Q: In a nutshell, what's going on? And what does everyone think of the ideas?
A: The new proposals aim to make CAP fairer and simpler, but the standout feature is to encourage farmers to do more for the environment.
To achieve this it wants individual countries to have more flexibility in how they distribute EU funds to farmers. New 'greening' criteria would require farmers to maintain grassland, undertake crop rotation and set aside 7% of non-grassland areas for ecological purposes. And a full 30% of direct payments made to farmers would be dependent on their meeting these environmental requirements.
This idea has proved controversial. Many in favour of environmental incentives say EU agriculture commissioner Dacian Ciolos's proposals are not ambitious enough, while others, such as the National Farmers' Union, warn they could have "unintended consequences" and limit farmers' ability to respond to market signals. Despite Ciolos's stated aim of simplifying the CAP, concerns have also been raised that the new proposals are still too complex and could increase the bureaucratic and administrative burden on farmers.
Q: Has anyone been supportive?
A: A rare positive take on the proposals has come from the Soil Association, which has welcomed the EC's support for organic farmers, who would be exempt from greening requirements and would also qualify for extra EU support.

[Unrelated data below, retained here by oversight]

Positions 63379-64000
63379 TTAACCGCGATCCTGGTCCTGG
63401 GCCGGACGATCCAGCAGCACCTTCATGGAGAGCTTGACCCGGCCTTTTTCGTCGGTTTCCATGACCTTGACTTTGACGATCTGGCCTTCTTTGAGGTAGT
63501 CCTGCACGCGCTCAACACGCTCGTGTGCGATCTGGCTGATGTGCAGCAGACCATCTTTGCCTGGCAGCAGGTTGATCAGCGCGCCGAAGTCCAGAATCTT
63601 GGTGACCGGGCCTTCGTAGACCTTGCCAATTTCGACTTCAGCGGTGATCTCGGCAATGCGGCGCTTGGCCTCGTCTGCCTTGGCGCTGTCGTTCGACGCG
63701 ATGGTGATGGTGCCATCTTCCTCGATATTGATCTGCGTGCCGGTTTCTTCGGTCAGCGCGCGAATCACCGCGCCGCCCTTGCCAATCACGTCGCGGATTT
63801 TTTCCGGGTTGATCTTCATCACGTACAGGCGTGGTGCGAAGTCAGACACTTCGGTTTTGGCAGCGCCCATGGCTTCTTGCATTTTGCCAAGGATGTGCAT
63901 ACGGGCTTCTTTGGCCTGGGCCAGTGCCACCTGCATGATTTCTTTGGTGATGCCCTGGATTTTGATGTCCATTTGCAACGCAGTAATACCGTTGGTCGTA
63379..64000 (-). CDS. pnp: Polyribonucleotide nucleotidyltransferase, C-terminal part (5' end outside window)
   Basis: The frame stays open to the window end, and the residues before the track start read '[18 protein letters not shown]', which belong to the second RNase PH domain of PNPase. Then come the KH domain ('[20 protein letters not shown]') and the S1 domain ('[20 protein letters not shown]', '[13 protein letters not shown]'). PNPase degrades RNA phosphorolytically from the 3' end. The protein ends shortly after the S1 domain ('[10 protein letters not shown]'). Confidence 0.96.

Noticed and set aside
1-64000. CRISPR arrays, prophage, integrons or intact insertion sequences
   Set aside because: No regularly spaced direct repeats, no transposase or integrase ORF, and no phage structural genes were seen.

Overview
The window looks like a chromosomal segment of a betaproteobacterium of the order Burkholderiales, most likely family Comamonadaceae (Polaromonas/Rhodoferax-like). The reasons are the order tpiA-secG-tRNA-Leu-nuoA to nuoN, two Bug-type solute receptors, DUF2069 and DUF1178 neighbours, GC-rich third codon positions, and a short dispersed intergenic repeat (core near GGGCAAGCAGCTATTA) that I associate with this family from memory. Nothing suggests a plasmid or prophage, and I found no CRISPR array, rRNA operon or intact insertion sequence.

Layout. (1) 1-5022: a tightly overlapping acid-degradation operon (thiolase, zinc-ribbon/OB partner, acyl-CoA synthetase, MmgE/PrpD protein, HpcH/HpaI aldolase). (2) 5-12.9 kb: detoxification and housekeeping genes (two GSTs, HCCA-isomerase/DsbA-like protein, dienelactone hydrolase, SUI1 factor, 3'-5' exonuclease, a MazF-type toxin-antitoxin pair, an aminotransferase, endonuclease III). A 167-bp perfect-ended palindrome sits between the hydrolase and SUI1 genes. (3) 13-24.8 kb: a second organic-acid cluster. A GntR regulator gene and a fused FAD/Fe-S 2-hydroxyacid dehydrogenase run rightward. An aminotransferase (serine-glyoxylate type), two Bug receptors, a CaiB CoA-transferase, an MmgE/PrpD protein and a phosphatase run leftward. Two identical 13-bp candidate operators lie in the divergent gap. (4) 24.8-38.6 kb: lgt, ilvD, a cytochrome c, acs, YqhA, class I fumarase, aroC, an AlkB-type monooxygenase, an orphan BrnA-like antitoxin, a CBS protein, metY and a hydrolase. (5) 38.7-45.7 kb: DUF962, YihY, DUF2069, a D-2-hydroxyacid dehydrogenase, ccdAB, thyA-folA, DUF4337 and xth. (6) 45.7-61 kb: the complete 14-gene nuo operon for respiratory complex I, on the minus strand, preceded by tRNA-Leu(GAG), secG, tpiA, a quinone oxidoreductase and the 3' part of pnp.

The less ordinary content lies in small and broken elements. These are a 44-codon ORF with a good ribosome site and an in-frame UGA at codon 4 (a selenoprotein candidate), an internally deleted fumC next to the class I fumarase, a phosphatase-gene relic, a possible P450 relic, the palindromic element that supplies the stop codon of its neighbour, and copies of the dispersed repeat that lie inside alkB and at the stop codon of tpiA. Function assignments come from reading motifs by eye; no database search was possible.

A: On paper at least, they could receive more. UK farmers currently receive less than the EU average on a per-hectare basis, and the EC is keen to close the gap between how much is paid across different member states.
The overall CAP budget itself has yet to be finalised, but current proposals suggest it will be kept stable at 2013 levels until 2020 nearly €400bn over the period. However, as Dairy UK policy director Peter Dawson points out, a stable CAP budget "of course means a reduction in real terms", and the NFU is concerned Defra might use the new flexibility afforded in the CAP proposals to transfer monies from farmers to the so-called 'second pillar' of the CAP rural development policy resulting in less direct support for British farmers.